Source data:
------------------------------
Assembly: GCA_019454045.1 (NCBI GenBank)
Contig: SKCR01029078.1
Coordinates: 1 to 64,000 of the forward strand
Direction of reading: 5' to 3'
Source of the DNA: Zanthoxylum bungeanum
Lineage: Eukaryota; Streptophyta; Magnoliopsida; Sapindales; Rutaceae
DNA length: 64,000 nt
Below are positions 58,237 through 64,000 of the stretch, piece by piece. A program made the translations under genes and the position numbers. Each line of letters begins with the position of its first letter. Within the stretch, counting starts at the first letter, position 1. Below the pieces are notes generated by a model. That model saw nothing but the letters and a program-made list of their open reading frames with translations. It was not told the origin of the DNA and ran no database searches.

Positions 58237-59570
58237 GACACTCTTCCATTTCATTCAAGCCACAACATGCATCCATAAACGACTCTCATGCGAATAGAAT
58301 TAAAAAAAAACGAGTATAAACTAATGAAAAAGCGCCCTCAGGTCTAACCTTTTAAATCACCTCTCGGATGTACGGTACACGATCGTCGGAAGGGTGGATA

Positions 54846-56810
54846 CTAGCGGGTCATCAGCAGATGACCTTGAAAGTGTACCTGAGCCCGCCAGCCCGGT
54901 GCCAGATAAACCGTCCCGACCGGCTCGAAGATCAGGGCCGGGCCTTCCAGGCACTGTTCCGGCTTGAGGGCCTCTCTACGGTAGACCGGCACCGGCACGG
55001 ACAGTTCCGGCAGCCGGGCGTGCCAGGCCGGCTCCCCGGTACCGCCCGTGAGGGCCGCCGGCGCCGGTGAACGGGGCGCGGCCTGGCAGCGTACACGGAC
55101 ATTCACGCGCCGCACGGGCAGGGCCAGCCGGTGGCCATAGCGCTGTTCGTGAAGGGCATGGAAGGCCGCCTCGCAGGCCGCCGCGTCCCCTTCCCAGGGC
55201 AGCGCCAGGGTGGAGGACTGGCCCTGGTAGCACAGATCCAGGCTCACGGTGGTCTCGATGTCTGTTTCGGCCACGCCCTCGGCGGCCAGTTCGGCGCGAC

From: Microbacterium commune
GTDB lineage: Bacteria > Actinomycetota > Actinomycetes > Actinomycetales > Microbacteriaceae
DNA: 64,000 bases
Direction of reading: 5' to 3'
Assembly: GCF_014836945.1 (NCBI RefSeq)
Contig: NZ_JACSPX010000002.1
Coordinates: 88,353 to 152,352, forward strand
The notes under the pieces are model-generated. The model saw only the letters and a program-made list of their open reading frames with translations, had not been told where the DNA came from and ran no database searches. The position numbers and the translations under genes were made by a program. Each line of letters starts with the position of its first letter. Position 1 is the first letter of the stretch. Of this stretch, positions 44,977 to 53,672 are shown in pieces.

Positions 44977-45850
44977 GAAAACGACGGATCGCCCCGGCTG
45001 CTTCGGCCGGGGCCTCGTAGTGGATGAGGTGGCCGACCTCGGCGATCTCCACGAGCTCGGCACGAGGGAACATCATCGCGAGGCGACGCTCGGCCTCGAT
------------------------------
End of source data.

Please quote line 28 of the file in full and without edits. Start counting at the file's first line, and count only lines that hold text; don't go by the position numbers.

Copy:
45001 CTTCGGCCGGGGCCTCGTAGTGGATGAGGTGGCCGACCTCGGCGATCTCCACGAGCTCGGCACGAGGGAACATCATCGCGAGGCGACGCTCGGCCTCGAT